After eating light snacks of Appam, Elai Adai, and Samosa, I completed my breakfast by slowly sipping hot Chai which kept my body warm after being exposed to the cold of the airport air conditioner all night.
Chai’s last sip indicated that I had to get ready to head to the main destination of that day….Moreover, if it wasn’t Fort Kochi, an area where four cultures blended: Dutch, Portuguese, British, and Indian.
Leaving Cafe Sulaimani, I headed back towards the roundabout around the main gate of Cochin International Airport. When I got there I felt lucky that there was a police officer on duty.
“Sir, where is the bus shelter which can deliver me to Fort Kochi?”, I ventured to ask.
“Just wait there, the bus will come in fifteen minutes”, he looked at his watch and pointed to a street corner.
I immediately crossed the road and waited right around the corner. There wasn’t a bus stop on that side of the road. It was just that the police officer’s instructions convinced me that the bus could be stopped at that corner of the street.
Fifteen minutes of waiting was a calming period, how could I not, the police officer always seemed to be paying attention to me when directing traffic around. He seemed to be making sure I was caught by the bus at the nearest departure.
It was true, in exactly fifteen minutes, an orange bus with the KURTC (Kerala Urban Road Transport Corporation) logo came out from the airport. I quickly caught its presence, and so did the police officer. When the bus slowly approached, the officer looked at me from a distance and pointed his finger at the bus while smiling. I gave a thumbs up and smiled back at him.
“Thank you, kind police”, I cheerfully thought.
I entered the bus from the front door and took a seat in the middle. Exiting the airport, the rows of bus seats still looked empty. Not long after sitting down, a female conductor with an EDC machine came up to me.
“Where will you go?”, She asked a question.
“Fort Kochi, Mam”, I answered smiling.
“88 Rupees”, the conductor shook her head.
It was half past eleven when the bus slowly headed west leaving the Aerotropolis Nedumbassery. The bus pushed through Airport Road, the main road with sidewalks between the two sections.
Slowly but surely, the bus picked up its passengers one by one along the way. Some were picked up at the bus stop and some were picked up outside the bus stop.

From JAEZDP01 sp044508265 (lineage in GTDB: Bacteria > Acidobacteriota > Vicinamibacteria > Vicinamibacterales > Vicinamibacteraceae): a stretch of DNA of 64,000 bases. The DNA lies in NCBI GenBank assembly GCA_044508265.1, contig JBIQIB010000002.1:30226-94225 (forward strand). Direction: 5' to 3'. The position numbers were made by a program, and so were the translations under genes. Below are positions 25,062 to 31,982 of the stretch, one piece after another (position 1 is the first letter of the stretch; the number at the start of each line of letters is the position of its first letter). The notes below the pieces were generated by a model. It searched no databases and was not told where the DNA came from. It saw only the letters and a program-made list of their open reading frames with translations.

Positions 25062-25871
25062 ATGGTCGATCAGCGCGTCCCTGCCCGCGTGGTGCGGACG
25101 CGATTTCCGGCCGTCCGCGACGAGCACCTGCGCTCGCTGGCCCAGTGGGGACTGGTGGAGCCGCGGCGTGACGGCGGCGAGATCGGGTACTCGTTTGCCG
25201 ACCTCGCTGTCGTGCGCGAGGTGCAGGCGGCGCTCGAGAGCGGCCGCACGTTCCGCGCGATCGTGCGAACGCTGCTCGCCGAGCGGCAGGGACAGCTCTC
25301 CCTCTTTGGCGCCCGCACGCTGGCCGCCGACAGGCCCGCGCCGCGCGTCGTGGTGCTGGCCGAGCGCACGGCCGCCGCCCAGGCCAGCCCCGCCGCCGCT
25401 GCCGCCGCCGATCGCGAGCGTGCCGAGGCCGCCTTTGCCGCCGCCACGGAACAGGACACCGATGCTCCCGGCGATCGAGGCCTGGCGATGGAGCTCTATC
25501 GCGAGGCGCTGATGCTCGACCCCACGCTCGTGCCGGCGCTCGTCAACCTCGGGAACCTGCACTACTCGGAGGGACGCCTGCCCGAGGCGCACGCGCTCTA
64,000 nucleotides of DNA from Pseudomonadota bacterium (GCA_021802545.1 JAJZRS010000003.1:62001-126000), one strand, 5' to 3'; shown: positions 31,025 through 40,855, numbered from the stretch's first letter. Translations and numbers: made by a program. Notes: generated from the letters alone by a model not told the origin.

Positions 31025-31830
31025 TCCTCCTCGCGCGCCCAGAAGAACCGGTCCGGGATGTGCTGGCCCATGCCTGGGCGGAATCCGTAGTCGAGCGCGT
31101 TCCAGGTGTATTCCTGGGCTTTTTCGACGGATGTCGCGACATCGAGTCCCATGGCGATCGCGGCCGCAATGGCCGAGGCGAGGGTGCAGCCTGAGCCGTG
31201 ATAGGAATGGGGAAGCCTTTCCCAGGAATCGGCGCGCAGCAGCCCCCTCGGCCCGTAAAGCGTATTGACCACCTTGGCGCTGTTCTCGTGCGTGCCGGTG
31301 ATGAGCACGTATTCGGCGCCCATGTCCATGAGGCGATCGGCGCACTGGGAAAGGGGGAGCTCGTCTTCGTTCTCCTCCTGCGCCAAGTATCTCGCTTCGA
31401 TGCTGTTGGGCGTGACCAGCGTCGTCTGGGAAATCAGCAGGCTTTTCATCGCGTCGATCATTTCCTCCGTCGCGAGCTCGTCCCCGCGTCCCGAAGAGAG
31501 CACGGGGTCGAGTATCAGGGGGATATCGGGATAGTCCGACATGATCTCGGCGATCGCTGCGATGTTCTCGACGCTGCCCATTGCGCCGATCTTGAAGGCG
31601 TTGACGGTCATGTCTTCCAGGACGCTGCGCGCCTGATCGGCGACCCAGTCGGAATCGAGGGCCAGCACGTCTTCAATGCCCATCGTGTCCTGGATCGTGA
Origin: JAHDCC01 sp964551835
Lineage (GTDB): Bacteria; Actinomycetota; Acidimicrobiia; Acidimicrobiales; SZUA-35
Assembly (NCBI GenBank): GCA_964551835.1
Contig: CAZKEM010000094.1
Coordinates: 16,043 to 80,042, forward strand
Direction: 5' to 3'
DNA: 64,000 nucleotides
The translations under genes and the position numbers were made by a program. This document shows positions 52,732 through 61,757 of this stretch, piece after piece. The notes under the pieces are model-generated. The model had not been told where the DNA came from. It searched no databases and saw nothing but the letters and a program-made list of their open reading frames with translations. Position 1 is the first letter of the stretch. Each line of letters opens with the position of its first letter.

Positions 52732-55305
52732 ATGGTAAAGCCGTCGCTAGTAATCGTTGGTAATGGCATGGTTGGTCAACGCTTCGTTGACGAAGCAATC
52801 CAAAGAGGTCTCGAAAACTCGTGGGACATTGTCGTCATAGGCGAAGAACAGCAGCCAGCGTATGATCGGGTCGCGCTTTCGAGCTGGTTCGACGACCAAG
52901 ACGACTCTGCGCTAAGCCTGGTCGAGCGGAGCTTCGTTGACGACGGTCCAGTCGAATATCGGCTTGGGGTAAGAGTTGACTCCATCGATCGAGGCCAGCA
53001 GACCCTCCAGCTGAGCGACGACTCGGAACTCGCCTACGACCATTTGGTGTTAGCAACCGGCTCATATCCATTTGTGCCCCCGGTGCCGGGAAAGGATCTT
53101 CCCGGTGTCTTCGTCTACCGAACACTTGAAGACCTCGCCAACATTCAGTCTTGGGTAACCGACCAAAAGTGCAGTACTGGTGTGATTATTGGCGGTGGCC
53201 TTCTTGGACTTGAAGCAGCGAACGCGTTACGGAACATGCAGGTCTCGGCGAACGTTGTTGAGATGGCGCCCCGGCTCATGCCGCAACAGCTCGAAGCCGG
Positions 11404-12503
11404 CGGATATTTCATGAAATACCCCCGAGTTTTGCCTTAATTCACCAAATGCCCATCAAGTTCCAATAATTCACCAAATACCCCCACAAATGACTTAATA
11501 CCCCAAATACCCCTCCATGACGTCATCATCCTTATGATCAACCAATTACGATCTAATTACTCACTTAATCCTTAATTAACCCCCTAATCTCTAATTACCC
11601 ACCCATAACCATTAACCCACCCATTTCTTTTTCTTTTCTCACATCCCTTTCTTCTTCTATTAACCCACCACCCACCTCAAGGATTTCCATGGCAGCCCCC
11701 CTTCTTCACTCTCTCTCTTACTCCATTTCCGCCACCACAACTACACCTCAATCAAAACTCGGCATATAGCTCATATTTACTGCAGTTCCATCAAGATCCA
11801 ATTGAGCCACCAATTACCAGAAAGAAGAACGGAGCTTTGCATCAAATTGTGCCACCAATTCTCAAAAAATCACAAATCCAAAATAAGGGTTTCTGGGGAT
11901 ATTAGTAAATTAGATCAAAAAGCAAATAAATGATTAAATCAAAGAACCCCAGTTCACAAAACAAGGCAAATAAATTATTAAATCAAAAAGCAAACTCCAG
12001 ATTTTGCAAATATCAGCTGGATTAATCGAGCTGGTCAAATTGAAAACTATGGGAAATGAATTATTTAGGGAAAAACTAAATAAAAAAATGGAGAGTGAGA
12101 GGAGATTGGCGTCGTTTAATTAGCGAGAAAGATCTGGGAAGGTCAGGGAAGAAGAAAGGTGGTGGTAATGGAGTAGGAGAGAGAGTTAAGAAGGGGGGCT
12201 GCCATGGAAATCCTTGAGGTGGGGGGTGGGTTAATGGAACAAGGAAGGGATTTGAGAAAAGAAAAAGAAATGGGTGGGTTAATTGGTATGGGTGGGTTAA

In fifteen minutes, my curiosity paid off when the bus passed by an MRT station.
“That must be Aluva Station”, I thought to myself.
In my surfing in cyberspace, I found that Kochi is a city that has MRT facilities. That day I found the trail and I was determined to try Kochi Metro even just once. Maybe when I was coming back from Fort Kochi that afternoon.
Leaving Aluva, the crowds of residents began to look massive when the bus entered an industrial area, the Kalamassery area. Big industrial trucks seem to fill the streets, while other types of city buses were crammed with residents who were busy with their activities.
Then leaving the Kalamassery area, I began to see apartment buildings. I guess that most of the workers from the industrial area live in apartments built up around the Ernakulam area.
After 45 minutes of the journey, the bus arrived at a terminal in the Vyttila area. Most passengers got on and off at that terminal. This was a large bus hub in Kochi. Buses from and to other areas in Kerala seem to stand by at that terminal.
After picking up passengers at the Vyttila Hub Bus Terminal, the bus returned to the streets. Farther west, large rivers began to acquire views. I understood that the bus I was on was getting closer and closer to the west coast of Kerala. The rivers branch off and split the land. As more and more land was separated by water, I started to find lots of bridges at the end of the journey to Fort Kochi.
One of them was the longest bridge in Kerala, the Kundannoor Bridge, which connects two areas, i.e. Maradu to the east of the bridge and Thevara to the west. Those vast waters make the panorama as far as the eye could see cooler and bluer.
After crossing the longest bridge in Kerala, the bus spun its wheels along Willingdon Island, which was a stretch of land surrounded by water, making it separate from the mainland of Kerala. Meanwhile, the Fort Kochi area itself was part of mainland Kerala which was located in the far west so buses must once again cross a bridge to get there.
It is the Gateway of Cochin BOT Bridge that facilitates the connection between the island and the mainland.
And in the end, even after an hour of journey, the bus started to enter the Fort Kochi area. At that time the crowd around was more dominated by tourism activities. Both local and foreign tourists mingle in every corner of Fort Kochi.
It took half an hour for the bus to push its way through the crowded streets of Fort Kochi until it arrived at the last stop of the KURTC bus which was located not so far from the west coast of Kerala.
Okay….Time to explore Kochi for the next few hours.